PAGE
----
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Aresco, the former programming chief at CBS Sports, looked ahead to The American’s future in a conversation last week with SportsBusiness Journal college writer Michael Smith.
The new conference’s brand looks good, Aresco said.
Photo by:MARC BRYAN-BROWN
“I think it was portrayed extremely well. I’m proud of how things looked. I watched an interview with [Louisville quarterback] Teddy Bridgewater and the A on the uniform was very prominent. The A also looked good on a number of football fields. It’s a blue logo, but we gave schools the ability to customize the A with their own colors.”
■ What No. 8-ranked Louisville can do for The American, even though the school is leaving after this season for the ACC:
“People who aren’t as perceptive only see that Louisville is leaving, but with the team they’ve got, they’re going to give the league great exposure. And in men’s basketball, they’re going to get us extra exposure on CBS because they’re the defending national champions. That not only helps Louisville, but our teams that are playing against Louisville.”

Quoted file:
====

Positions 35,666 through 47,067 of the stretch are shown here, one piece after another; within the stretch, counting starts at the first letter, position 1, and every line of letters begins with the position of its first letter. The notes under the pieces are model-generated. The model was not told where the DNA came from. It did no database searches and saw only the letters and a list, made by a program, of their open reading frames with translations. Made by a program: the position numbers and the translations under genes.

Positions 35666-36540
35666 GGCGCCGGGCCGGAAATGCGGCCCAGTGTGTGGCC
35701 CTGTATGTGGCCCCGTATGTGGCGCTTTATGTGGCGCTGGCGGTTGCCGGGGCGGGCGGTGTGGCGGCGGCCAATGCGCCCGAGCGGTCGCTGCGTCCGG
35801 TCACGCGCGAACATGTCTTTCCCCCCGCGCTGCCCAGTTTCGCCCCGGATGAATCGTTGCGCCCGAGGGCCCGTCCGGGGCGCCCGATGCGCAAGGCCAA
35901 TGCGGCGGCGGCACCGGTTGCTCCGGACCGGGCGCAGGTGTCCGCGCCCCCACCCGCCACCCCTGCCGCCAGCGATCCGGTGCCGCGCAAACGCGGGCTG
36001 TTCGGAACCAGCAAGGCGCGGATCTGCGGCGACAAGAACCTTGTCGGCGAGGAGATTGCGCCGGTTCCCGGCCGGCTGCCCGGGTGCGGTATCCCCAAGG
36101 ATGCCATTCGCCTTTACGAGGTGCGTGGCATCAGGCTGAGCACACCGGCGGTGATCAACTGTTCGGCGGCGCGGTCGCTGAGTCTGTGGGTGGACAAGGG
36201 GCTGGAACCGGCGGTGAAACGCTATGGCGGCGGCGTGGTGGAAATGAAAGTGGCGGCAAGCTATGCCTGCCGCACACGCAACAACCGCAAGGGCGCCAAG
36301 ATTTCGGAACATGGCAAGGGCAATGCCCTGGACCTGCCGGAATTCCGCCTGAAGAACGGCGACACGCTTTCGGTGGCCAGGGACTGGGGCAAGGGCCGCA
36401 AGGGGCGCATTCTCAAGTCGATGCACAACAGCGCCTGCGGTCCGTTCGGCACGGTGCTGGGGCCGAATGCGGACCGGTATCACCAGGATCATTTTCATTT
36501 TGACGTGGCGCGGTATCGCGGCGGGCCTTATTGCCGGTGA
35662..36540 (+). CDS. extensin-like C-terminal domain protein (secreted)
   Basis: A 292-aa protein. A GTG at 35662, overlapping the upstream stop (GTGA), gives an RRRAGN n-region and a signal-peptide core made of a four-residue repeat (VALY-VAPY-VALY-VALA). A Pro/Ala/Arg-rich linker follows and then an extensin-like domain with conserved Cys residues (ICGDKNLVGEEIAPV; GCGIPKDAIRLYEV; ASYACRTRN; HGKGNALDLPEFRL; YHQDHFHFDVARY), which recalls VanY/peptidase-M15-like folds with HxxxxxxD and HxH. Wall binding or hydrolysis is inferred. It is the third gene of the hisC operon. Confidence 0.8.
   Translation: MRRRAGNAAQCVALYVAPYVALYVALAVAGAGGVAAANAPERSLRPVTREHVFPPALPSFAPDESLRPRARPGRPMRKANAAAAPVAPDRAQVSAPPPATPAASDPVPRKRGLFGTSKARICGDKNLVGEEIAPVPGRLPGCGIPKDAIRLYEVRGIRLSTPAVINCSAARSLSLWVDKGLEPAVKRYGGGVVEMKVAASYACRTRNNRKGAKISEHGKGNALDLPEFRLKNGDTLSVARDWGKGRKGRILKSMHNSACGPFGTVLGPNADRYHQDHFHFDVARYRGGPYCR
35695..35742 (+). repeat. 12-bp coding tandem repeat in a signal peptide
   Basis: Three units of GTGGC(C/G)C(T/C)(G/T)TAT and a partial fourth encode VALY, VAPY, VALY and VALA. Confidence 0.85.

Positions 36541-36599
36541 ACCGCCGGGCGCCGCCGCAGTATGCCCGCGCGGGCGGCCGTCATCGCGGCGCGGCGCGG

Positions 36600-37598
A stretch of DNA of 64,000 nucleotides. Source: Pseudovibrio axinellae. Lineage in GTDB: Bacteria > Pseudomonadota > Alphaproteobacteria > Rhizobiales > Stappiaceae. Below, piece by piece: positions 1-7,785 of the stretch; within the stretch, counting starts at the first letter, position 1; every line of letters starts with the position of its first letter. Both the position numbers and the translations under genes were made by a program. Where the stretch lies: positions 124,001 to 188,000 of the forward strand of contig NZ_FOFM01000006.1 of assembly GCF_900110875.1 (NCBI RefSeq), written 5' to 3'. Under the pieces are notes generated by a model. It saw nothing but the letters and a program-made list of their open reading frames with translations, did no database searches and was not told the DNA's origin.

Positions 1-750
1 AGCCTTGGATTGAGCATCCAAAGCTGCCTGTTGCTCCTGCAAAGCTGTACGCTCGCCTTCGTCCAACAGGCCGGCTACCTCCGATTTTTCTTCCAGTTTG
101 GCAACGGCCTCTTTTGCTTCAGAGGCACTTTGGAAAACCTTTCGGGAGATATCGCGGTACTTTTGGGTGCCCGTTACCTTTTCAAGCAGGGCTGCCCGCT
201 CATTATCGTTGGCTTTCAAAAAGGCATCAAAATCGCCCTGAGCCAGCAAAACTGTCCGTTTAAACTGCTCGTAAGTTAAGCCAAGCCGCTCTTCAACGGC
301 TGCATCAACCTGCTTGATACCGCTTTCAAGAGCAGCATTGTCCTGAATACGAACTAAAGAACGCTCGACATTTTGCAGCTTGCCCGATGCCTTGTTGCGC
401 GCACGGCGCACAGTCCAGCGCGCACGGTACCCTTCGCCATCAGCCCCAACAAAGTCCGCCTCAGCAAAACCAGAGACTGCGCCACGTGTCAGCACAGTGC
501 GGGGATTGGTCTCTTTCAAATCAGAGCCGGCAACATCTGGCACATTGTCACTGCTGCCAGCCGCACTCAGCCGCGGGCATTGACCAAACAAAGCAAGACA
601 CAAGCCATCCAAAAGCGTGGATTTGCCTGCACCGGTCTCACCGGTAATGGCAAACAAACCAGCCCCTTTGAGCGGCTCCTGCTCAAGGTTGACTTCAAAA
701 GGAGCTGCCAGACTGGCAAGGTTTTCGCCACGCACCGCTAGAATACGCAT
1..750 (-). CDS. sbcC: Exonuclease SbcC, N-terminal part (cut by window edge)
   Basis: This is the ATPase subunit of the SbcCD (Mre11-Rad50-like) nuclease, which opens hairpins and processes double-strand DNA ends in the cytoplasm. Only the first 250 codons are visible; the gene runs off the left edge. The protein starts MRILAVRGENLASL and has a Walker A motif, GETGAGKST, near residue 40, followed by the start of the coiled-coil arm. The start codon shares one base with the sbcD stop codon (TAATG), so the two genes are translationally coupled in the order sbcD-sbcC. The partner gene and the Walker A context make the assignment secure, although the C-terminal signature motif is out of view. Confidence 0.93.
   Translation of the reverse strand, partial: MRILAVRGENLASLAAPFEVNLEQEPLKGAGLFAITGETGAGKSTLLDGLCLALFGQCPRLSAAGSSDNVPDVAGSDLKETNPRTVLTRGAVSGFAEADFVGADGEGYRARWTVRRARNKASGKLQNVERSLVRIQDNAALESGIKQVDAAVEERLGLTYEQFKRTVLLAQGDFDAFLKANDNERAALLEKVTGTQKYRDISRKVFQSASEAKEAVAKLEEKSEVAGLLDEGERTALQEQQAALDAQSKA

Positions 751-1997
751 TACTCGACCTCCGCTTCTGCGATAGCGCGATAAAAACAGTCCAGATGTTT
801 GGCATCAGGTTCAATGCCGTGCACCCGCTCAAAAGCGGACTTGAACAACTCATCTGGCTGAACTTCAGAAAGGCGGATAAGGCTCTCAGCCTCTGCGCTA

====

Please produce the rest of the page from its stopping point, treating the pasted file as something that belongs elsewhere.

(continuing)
■ The reported $120 million to $140 million the conference will collect from exit fees paid by Louisville, Syracuse, Pittsburgh, West Virginia and other defectors:
“There are exit fees that will be paid over a period of eight to 10 years and there also are units [from the NCAA tournament] that will be left behind, and that’s substantial revenue as well, in addition to TV. We also kept our marketing rights and we’re finalizing an extension with IMG College that will represent some guaranteed revenue. … What we’ve done is work out a formula for distribution with the schools that is equitable. Obviously, the core schools that have been in the conference the longest have certain claims. The ADs got together and devised the formula. The new schools will get a share, too. Honestly, going through this process has made our conference more cohesive.”
■ On the new six-year, $130 million TV deal with ESPN: